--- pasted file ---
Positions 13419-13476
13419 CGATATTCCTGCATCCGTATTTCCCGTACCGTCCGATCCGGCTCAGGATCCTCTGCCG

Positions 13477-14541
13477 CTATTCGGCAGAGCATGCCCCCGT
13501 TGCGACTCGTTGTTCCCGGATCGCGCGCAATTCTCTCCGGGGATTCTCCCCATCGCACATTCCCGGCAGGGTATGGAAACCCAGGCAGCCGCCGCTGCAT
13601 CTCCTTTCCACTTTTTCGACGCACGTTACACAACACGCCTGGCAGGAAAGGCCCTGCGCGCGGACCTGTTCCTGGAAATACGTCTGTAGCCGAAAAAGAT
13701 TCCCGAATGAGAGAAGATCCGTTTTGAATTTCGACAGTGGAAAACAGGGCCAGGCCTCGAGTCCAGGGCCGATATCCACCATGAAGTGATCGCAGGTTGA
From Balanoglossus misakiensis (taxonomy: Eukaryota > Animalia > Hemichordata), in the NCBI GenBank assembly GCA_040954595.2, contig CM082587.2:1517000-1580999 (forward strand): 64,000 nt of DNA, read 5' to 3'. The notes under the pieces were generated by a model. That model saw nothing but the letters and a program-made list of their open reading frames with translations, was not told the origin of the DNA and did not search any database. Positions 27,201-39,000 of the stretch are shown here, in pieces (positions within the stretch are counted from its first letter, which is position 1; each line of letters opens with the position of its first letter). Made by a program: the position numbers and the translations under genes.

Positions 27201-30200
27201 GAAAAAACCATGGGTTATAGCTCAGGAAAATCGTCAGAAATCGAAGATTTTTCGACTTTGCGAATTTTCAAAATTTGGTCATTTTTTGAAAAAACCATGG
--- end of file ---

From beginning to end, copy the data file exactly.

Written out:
Positions 13419-13476
13419 CGATATTCCTGCATCCGTATTTCCCGTACCGTCCGATCCGGCTCAGGATCCTCTGCCG

Positions 13477-14541
13477 CTATTCGGCAGAGCATGCCCCCGT
13501 TGCGACTCGTTGTTCCCGGATCGCGCGCAATTCTCTCCGGGGATTCTCCCCATCGCACATTCCCGGCAGGGTATGGAAACCCAGGCAGCCGCCGCTGCAT
13601 CTCCTTTCCACTTTTTCGACGCACGTTACACAACACGCCTGGCAGGAAAGGCCCTGCGCGCGGACCTGTTCCTGGAAATACGTCTGTAGCCGAAAAAGAT
13701 TCCCGAATGAGAGAAGATCCGTTTTGAATTTCGACAGTGGAAAACAGGGCCAGGCCTCGAGTCCAGGGCCGATATCCACCATGAAGTGATCGCAGGTTGA
From Balanoglossus misakiensis (taxonomy: Eukaryota > Animalia > Hemichordata), in the NCBI GenBank assembly GCA_040954595.2, contig CM082587.2:1517000-1580999 (forward strand): 64,000 nt of DNA, read 5' to 3'. The notes under the pieces were generated by a model. That model saw nothing but the letters and a program-made list of their open reading frames with translations, was not told the origin of the DNA and did not search any database. Positions 27,201-39,000 of the stretch are shown here, in pieces (positions within the stretch are counted from its first letter, which is position 1; each line of letters opens with the position of its first letter). Made by a program: the position numbers and the translations under genes.

Positions 27201-30200
27201 GAAAAAACCATGGGTTATAGCTCAGGAAAATCGTCAGAAATCGAAGATTTTTCGACTTTGCGAATTTTCAAAATTTGGTCATTTTTTGAAAAAACCATGG